On behalf of the No Kill Advocacy Center, I wrote Governor Gavin Newsom asking him to help dogs, cats, and other animal companions by abolishing killing in California’s animal shelters. I told him that California kills more animals than any other U.S. state and we don’t have to. It’s uncivilized, it wastes taxpayer dollars, provides no public safety benefit or value, and it is absolute, irreversible, and irreparable. Moreover, everyone on death row in our state’s shelters is innocent.

I explained that for far too many years, this killing has been done in the name of pet overpopulation and under the false premise that alternatives to killing were not feasible, practical, or affordable. In other words, the killing has proceeded under the false belief that the problem of shelter killing was not solvable. It is.

The problem of shelter killing — a problem that not only robs animals of their lives but breaks the hearts of compassionate Californians — has a fix: change how shelters are run. We know how to end the killing. And experience proves we can.

I told him where we have, how much it cost, how it was done, and why we can do the same in California. Finally, I told him that it would have overwhelming public support because solving the problem of shelter killing doesn’t require changing the hearts and minds of the public, which already supports the cause to protect our state’s most vulnerable dogs and cats. The problem is that many local municipalities continue to run their shelters on a failed, flawed, reactive, anachronistic 19th Century model that seeks to impound and kill animals at the lowest possible cost, without regard for long-term costs, broader economic benefits, or ethics. They have historically fought any effort to modernize operations, choosing to hide behind worn out cliches about “public irresponsibility” and the need to kill. And they hide behind out of state organizations such as the ASPCA and the Humane Society of the United States which continue to champion outdated models by also hiding behind their unworthy but pedigreed names.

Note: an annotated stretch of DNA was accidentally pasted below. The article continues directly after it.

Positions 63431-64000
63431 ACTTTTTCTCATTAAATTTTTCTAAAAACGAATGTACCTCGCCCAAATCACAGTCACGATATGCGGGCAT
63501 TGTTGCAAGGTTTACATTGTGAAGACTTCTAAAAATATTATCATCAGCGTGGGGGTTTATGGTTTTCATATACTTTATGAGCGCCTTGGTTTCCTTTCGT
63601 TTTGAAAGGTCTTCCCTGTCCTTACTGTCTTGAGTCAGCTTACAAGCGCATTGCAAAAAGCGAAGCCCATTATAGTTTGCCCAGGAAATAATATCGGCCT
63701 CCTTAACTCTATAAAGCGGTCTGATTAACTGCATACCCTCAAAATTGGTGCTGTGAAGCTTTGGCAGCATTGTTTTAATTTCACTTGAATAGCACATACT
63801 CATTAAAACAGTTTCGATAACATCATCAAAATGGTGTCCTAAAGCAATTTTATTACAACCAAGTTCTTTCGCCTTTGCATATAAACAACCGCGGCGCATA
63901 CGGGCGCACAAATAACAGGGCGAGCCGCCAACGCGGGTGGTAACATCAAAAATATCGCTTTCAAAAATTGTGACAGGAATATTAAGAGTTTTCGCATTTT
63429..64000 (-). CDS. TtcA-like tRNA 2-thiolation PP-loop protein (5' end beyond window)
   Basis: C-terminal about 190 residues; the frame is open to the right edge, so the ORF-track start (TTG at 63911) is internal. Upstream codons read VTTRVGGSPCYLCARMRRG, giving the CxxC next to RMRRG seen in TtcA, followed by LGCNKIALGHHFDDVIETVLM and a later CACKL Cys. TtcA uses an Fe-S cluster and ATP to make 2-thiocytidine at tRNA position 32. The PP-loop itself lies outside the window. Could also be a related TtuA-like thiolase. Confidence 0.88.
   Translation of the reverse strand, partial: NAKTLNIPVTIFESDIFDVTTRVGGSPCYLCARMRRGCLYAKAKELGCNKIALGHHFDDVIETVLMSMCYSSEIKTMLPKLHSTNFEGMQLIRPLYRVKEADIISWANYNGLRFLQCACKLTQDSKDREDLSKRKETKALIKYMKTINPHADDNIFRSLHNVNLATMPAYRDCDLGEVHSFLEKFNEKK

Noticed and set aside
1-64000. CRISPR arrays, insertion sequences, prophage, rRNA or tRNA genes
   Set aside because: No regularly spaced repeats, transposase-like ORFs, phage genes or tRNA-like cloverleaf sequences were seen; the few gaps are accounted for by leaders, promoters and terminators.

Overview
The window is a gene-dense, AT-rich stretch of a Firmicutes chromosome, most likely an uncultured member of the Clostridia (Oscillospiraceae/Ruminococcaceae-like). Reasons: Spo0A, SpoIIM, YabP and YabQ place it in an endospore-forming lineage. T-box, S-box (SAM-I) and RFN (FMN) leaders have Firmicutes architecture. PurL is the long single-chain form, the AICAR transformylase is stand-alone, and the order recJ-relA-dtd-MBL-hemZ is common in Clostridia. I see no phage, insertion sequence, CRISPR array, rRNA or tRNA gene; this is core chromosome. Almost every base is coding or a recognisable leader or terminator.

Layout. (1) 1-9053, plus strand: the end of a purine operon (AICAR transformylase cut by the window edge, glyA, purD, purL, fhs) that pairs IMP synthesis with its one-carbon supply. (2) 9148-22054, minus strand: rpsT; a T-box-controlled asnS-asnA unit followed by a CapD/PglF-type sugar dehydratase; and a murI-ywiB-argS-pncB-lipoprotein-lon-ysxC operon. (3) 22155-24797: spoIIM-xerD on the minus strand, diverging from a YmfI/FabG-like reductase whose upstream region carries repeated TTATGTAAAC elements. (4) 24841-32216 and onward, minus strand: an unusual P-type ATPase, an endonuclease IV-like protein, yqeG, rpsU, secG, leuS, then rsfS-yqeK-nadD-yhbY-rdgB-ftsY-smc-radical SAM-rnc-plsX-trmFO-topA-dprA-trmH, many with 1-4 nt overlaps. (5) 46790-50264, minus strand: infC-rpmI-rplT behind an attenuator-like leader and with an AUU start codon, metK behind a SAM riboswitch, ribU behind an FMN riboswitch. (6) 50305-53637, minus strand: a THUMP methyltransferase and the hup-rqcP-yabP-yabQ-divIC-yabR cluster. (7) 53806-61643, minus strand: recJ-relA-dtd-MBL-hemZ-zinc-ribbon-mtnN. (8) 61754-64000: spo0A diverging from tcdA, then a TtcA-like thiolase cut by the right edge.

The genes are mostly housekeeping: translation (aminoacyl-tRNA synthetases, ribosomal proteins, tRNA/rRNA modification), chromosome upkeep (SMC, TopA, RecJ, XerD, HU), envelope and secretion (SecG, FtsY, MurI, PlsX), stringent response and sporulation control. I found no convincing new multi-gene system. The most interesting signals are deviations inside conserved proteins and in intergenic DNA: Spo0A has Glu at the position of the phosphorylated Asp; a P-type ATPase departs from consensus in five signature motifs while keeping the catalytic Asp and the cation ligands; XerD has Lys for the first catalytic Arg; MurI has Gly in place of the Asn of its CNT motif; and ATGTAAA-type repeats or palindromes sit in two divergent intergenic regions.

I closed by asking him to stand up for the 166,000 animals slated to lose their lives in a California kill shelter this year.

My letter is available by clicking here.

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